Intangibles of Building a Great Hedge Fund: Ken Griffin, Alex Klabin, Jason Karp (Milken Institute Panel) ~ market folly

Monday, May 4, 2015

Intangibles of Building a Great Hedge Fund: Ken Griffin, Alex Klabin, Jason Karp (Milken Institute Panel)

At the Milken Institute conference recently, numerous prominent hedge fund managers gathered on a panel entitled: The Intangibles of Building a Great Hedge Fund: People as an Asset Class.

Ken Griffin of Citadel, Alex Klabin of Senator Investment Group, Jason Karp of Tourbillon Capital, and Gideon Berger of Blackstone all took part in the discussion on investing and the hedge fund industry.

Milken Institute Panel: Intangibles of Building a Great Hedge Fund

Here are some select quotes from the panel and the full video is below:

Alex Klabin on what makes a great investor:  "Great investors, in my view, are able to distill complicated ideas / complicated situations down to the one or two things that really matter. And then make an analogy in their head to distill what the core of the investment is."

Ken Griffin on science versus art in investing:  "In every one of our businesses, there's a science and there's an art.  The science is usually caps in the process and hard work that goes behind driving an investment decision.  We'll do thousands of meetings a year, it's as unglamorous as it can be.  But you use it to assimilate information about how a company's progressing, how a business is unfolding or developing.  And if you're really good, you have an idea of what guidance is going to look like, what the quarter's going to look like.  The art comes down to not how well you can do all that work, but how well you can differentiate your idea from what other people perceive reality to be.  And you're successful in this business when you have a differentiated point of view and the market agrees with you when the information that you have becomes known by all ... You need to have the ability to understand: how will other investors respond to this information when it becomes known.  That's the art in the business, and it's a tough art."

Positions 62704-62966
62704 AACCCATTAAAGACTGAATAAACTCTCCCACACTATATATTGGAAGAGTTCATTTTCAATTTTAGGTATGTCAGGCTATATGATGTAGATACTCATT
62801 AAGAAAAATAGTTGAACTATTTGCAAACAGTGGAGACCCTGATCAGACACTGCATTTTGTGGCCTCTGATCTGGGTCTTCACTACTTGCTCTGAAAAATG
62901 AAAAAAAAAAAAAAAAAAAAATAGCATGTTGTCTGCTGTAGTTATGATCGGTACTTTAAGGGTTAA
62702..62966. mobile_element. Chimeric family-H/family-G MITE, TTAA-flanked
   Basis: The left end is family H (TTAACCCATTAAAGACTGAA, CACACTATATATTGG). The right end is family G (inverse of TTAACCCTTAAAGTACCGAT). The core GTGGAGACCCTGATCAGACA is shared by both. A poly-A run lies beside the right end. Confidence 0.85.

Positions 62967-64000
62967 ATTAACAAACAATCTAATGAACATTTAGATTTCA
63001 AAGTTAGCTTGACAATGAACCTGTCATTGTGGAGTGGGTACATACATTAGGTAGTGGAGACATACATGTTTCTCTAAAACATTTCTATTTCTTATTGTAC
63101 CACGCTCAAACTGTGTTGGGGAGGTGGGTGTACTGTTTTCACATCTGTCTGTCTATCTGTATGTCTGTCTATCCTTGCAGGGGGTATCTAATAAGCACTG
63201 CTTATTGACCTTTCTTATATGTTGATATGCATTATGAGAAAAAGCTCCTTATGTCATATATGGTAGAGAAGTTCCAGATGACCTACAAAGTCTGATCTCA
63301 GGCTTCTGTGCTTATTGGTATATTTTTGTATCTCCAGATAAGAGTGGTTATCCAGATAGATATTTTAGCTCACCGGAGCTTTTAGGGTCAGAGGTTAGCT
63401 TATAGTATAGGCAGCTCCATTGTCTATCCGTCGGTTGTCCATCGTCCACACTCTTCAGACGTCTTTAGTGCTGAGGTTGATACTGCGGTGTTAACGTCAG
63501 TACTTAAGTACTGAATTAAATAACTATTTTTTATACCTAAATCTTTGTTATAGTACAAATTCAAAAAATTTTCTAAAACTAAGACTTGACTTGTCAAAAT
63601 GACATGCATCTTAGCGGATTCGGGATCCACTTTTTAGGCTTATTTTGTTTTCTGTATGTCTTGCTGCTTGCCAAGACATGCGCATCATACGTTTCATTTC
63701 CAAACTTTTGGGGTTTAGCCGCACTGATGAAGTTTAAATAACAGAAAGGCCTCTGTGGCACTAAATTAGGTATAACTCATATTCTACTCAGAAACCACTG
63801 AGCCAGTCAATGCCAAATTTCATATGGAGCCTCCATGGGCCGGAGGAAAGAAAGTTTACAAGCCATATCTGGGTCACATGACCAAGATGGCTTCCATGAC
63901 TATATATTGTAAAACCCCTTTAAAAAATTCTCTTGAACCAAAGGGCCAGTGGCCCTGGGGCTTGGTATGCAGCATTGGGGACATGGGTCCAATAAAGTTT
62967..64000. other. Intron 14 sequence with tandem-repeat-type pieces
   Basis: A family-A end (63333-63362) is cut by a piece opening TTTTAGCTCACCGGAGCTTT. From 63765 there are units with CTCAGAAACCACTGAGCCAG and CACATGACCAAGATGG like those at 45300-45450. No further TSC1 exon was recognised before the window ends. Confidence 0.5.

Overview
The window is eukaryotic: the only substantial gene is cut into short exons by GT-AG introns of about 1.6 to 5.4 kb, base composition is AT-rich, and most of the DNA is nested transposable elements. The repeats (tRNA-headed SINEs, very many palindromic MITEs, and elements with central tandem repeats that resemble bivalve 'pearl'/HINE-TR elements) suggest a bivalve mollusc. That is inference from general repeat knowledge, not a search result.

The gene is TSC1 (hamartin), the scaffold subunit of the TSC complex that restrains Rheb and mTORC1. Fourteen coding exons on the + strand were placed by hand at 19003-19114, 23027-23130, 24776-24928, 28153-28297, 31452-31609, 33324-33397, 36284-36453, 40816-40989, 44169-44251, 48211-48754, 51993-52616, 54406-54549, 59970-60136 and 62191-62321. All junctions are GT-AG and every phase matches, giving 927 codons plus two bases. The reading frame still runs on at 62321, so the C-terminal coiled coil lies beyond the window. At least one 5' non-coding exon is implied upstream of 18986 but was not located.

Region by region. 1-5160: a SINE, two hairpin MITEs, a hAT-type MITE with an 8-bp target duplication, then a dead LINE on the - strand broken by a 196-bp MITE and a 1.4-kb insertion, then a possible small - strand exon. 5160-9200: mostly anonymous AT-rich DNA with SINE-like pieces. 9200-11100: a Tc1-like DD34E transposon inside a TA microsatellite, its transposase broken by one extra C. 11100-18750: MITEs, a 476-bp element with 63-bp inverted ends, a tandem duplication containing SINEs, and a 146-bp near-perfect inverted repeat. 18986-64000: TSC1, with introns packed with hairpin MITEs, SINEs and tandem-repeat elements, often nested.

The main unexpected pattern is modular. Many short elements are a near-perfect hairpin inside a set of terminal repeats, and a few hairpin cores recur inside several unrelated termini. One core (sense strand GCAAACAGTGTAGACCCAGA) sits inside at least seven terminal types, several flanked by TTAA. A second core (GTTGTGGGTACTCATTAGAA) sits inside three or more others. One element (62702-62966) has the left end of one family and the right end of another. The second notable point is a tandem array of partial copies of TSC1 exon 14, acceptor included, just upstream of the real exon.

Jason Karp on people as an asset class:  "In our industry, people spend more time on stocks than they do on people.  In my 17 years, what I've discovered is that people, if you train them properly, if you invest in them properly, have more duration, yield, and optionality than any stock I've ever purchased."

Jason Karp on what he looks for in hiring:  "One of the things that we screen for is a variable called openness to change.  And it's the single most important variable that we screen for.  It's basically how well you're able to quickly change your mind when you're presented with conflicting information."

Gideon Berger on what he looks for when investing in managers: "Some people are trying to become lifestyle hedge fund managers, and some people are just trying to get rich, and some people love investing.  What are you actually trying to do?  The two things that we focus on the most: 1. the commitment to building the organization and 2. character that suggests we think they can withstand adversity."

Gideon Berger on what they do before investing:  "What we try very hard to do is be very explicit and write down our investment thesis going in.  Why are we making this investment?  Where do we think the edge or opportunity is coming from? If the thesis is playing out, but the investment isn't playing out, that's an opportunity to add to the position.  But if the thesis isn't playing out but you're making money, that's good luck.  Separating why you're making an investment versus results is very important."

Embedded below is the video of the panel from the Milken Institute:


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